Not ‘Just A Blogger’ – My Job Description and What Does It Really Mean?

Just A Blogger

Whenever anyone asks me what I do, I always hesitate. Without fail, every time, I hesitate, before I answer “I’m a blogger”.

Why the hesitation you ask?

Namely, because I don’t think the term ‘blogger’ really encapsulates all that I do. The term ‘blogger’ is problematic, and here’s why:

The term blogger originally described somebody who writes a weblog. It really is old school 90s term that simply describes a personal online journal.

‘Just a blogger’ – it’s almost a derogatory term. In fact, I’ve heard people at events say oh, she’s ‘just a blogger’. I’ve had PRs turn their nose up, to my face, when I say I’m a blogger (and, I guess, not a journalist). I was once subjected to an unsolicited rant from a journalist about how print was king and that bloggers were not a threat, blah-blah-blah, before getting up a leaving. All I had done was tell him that I wrote for myself when he asked which publication I was from.

Anyone can be a blogger, anyone can start a blog. It’s free, you just need a computer and an internet connection. But that’s just the beginning, that’s just where it starts.

What I do, is not ‘just write a blog’. I don’t sit at home all day twiddling my thumbs and then spend 20 minutes bashing out a blog post before calling it a day. (I wish).

Here are some of the tasks/job roles that encapsulates my work:
Editor (copy)
Editor (photography)
Editor (film)
Social Media Manager
Social Media Strategist
Marketing Specialist
PR Specialist\SEO Specialist
Financial Controller
Business Development Manager
Sales Manager / Negotiator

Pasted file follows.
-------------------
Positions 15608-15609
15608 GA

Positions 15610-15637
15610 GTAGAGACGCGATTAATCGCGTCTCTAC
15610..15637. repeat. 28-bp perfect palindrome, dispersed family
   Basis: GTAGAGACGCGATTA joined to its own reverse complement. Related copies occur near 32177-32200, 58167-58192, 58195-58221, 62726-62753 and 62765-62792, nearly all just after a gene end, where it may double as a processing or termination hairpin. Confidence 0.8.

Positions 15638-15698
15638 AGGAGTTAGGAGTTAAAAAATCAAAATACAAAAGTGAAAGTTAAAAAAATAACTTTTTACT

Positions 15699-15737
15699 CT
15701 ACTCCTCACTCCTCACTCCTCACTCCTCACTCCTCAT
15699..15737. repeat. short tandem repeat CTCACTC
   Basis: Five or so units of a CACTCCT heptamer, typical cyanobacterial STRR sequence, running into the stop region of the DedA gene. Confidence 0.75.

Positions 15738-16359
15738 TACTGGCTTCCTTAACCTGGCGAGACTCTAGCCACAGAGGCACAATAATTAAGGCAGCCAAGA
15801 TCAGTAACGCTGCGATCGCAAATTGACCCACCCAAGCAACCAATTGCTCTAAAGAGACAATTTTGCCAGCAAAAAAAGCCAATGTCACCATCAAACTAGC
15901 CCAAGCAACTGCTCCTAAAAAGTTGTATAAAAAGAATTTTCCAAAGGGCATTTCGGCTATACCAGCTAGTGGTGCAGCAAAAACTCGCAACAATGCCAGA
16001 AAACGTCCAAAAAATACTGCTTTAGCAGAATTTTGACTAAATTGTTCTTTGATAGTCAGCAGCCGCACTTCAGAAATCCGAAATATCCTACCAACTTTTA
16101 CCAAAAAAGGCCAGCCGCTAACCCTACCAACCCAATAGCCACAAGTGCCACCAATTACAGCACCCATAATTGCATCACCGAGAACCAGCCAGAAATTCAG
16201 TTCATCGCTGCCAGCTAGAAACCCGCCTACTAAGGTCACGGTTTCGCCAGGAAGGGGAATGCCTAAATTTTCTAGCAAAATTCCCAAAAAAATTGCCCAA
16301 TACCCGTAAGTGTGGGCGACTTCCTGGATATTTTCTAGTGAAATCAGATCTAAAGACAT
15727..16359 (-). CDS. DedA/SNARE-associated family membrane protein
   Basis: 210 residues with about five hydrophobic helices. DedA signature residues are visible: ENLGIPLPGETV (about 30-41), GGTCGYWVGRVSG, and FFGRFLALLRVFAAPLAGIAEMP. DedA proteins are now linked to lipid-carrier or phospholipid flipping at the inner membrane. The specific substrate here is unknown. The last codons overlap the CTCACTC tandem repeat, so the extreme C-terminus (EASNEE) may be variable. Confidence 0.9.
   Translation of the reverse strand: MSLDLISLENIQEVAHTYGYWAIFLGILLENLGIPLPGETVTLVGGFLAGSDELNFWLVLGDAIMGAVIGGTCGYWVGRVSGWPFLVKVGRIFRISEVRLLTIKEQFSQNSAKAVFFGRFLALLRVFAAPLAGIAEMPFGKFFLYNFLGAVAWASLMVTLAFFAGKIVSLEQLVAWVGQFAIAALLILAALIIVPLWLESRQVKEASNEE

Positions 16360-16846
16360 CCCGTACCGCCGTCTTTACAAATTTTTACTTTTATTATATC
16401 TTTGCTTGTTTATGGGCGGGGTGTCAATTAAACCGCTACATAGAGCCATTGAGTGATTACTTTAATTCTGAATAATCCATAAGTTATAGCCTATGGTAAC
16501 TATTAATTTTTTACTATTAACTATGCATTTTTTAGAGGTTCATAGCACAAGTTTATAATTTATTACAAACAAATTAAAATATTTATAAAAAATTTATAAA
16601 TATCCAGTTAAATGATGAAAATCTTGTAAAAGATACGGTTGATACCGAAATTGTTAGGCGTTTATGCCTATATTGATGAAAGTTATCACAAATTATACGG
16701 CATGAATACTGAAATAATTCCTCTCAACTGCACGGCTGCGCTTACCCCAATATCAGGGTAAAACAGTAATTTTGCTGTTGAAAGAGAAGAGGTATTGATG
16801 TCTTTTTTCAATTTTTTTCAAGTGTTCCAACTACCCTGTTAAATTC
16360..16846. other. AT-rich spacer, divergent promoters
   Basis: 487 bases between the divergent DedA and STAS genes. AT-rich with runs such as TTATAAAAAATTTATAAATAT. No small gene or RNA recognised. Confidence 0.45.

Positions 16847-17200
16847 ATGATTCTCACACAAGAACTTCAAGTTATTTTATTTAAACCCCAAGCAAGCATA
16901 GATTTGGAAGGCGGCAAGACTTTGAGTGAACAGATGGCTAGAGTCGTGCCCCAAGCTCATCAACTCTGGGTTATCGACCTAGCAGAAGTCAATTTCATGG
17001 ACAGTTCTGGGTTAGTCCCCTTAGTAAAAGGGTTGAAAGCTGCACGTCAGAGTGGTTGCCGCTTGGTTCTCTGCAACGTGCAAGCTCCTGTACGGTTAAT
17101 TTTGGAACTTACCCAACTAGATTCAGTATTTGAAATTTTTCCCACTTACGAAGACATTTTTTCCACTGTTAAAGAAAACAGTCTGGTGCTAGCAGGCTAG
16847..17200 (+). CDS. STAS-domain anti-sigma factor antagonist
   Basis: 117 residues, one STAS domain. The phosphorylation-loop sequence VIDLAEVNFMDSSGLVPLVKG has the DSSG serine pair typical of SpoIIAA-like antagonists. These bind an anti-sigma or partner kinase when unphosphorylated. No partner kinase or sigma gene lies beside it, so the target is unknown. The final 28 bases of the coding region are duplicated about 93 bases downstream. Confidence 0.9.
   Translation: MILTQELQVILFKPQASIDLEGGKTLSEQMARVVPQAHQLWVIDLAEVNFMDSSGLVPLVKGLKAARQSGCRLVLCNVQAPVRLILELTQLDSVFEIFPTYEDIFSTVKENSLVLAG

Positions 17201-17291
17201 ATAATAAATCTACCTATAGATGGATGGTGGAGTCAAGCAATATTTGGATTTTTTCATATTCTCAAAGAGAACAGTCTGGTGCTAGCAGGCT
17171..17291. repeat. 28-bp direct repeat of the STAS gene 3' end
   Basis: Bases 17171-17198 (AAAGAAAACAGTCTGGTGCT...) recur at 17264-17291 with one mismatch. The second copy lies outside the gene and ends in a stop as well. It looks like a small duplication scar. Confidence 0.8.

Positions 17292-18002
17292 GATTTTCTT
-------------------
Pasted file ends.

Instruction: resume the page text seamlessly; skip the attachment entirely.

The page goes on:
Public Speaker
Community Manager
Web Designer
Graphic Designer
Analytics / Data Manager

To be somewhat successful at my job I need to be an expert in content creation of copy, photography, video… across WordPress, Twitter, Facebook, Pinterest, Instagram, YouTube and beyond.

I need to simultaneously be creative, strategic, financially controlled, risk assessed, and innovative.

I need to be able to build a loyal and engaged community whilst pitching, proposing, leveraging and capitalising with third parties.

I need to understand the media industry, PR industry, marketing industry, and the verticals within which I am writing.

I need to be up to the minute on all new innovations as the digital world grows at a sprinting pace.

I need to be likeable, creative, popular, and be able to capture zeitgeist in my work. I need to be authentic, and I need to be shrewd.

I’m not ‘just a blogger’. I am a businesswoman. I run my own business, and factor all the risk that comes along with that role. Look at the list above, that is nearly 20 professional roles that ‘just a blogger’ needs to have some level of proficiency in. And let’s not forget that most of this is self-taught. Let’s not forget the thousands of hours that were spent to acquire that proficiency.

So when I meet somebody new and they ask what I do? What do I tell them? I’m not ‘just a blogger’. But I’m loathe to say I’m an ‘influencer’. Another term that reduces, simplifies and almost denigrates the work that we do. That fails to communicate the sheer breadth of expertise and skill we hold.

Recently I was asked to do some work by an incredibly well-known company. They are successful, financially buoyant, growing, and innovating. They wanted me to do the work for free. It was interesting work, it was relevant to me, and a company that I’d love to work with. But why am I being asked to help their business for free? (and no, ‘gifts’ are not payment, they are tools to do the work). Everybody else involved in that campaign got paid, from the graphic designer to the marketing manager, the producer of the products to the photographer of the promo work. Everybody else was getting paid. I was the only person not being offered payment for my work.